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iOS 17 is probably hitting your battery hard today — but that's expected

Upgraders to iOS 17 are likely seeing deeper iPhone battery drains today. This is normal behavior, and everything should stabilize within a week.

Whenever Apple releases a major update to its iPhone operating system, there are numerous complaints about the battery in the following days, especially when it comes to battery life. These are regular issues that users find, and are fairly typical of releases, such as the one to iOS 17.

There are good reasons that the battery can drain quicker just after a big update, and while it's a short-term problem for most, some may find it to be a longer-term issue.

Short-term pain

The immediate reason for faster battery drain is that Spotlight has to reindex all of the files on the iPhone. That database is crucial for users to receive fast search results on the iPhone.

Re-indexing all files on a device can take time, potentially a few days. During this time, users may find their iPhones running a bit slow for searches and other tasks, and their battery may be consumed at a faster rate than normal.

Once the new database has been created, this will immediately reduce the day-to-day processing load, improving the response time of the iPhone. It will also stop using extra battery for that processing, so near-typical battery lifetimes should return.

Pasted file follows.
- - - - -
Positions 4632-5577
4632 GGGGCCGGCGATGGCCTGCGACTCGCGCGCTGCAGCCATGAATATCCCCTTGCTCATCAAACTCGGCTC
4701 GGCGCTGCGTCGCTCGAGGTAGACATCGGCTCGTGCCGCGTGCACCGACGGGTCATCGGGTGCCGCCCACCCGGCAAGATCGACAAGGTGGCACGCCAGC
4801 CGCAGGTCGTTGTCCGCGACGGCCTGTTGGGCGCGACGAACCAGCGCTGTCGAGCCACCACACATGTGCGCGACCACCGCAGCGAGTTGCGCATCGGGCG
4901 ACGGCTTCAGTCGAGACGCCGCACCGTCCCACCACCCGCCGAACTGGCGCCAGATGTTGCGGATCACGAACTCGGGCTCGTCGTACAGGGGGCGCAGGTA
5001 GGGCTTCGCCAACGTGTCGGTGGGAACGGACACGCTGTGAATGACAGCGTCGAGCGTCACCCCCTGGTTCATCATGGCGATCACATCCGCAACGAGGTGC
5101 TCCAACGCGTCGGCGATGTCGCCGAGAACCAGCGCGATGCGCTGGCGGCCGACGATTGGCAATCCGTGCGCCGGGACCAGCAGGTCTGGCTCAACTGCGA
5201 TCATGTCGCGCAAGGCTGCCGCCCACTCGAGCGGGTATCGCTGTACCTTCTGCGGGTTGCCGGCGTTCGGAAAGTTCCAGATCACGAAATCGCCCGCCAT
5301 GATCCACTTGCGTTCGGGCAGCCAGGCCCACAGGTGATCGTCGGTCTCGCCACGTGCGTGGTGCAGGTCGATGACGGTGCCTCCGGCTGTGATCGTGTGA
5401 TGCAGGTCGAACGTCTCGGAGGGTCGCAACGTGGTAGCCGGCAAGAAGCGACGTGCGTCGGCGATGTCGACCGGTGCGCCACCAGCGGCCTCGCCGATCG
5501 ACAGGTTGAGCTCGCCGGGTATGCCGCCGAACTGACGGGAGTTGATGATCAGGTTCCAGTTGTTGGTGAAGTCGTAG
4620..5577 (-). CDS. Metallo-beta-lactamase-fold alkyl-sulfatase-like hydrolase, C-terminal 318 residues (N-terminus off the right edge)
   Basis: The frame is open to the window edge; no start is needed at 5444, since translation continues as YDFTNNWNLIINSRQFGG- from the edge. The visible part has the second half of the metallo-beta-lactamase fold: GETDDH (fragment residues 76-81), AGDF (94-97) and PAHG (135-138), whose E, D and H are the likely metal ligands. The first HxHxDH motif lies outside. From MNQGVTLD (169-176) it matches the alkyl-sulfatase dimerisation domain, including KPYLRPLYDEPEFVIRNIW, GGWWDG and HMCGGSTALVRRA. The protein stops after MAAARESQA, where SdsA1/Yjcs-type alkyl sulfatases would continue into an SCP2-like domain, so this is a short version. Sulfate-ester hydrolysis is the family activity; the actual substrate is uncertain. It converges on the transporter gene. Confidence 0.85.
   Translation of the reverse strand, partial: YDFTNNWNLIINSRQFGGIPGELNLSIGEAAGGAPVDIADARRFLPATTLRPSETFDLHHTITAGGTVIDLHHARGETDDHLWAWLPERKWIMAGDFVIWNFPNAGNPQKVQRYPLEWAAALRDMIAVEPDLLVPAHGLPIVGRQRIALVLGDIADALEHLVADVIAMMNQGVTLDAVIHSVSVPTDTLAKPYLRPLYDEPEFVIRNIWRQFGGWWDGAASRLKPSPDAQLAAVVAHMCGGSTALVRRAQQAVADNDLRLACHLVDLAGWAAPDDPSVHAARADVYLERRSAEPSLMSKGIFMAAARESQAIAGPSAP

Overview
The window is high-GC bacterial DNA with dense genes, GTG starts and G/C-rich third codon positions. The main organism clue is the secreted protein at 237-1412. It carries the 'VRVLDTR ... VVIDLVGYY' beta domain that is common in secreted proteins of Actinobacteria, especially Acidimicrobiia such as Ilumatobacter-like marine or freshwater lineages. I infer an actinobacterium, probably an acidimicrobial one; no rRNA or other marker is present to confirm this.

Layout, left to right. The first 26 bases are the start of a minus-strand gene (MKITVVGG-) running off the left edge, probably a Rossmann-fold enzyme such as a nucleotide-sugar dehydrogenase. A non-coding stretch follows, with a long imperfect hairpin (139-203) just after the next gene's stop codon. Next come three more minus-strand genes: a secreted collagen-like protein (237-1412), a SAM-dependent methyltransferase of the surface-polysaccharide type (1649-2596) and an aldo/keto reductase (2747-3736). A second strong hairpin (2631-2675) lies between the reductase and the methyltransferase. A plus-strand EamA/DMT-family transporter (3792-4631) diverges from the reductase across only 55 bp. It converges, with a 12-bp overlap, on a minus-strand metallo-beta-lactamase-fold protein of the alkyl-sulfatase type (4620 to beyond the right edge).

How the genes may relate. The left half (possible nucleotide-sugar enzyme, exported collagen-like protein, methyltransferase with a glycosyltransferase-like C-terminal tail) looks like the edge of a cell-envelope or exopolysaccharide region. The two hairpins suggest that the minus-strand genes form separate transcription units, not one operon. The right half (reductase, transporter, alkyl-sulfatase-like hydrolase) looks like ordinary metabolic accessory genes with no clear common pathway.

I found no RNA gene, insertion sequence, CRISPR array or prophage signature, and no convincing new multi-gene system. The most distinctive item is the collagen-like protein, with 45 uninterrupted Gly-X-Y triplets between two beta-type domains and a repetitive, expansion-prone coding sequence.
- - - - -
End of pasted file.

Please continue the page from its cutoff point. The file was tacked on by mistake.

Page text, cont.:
The reindexing process can take a week to complete in some cases, though some may find it completes within a few days.

There is nothing anyone can do to speed up the process. Generally, iPhone owners simply have to wait it out.

And after that week, if you're still seeing a big hit to your battery to the tune of hours, contact Apple's support through your method of choice and get it documented.

Apple won't make a plan to address issues without data.

Older iPhones and iOS 17 battery draw

There is another reason that an iPhone could use more battery than usual after an update, and that can be down to a combination of new features and the age of the iPhone running the operating system.

This is not "planned obsolescence" or any similar term that is being bandied around today. This is how software has always been, and always will be. As features are added and advance, they take more processing power.

With new features and new code being introduced to iOS over time, major updates require more processing power. This, in turn, hits the battery harder, as the processor is running longer.

Newer iPhone models are still impacted some by this — but to a lower magnitude. Older iPhones with slower A-series chips and smaller battery capacities may feel the effects a lot more in such cases.

Apple somehow releasing a high-efficiency update package for the operating system to reduce resource usage to fix this is unlikely. The alternative is not hitting that "upgrade to iOS 17" button.

But, if you're reading this, it's probably too late to not do that.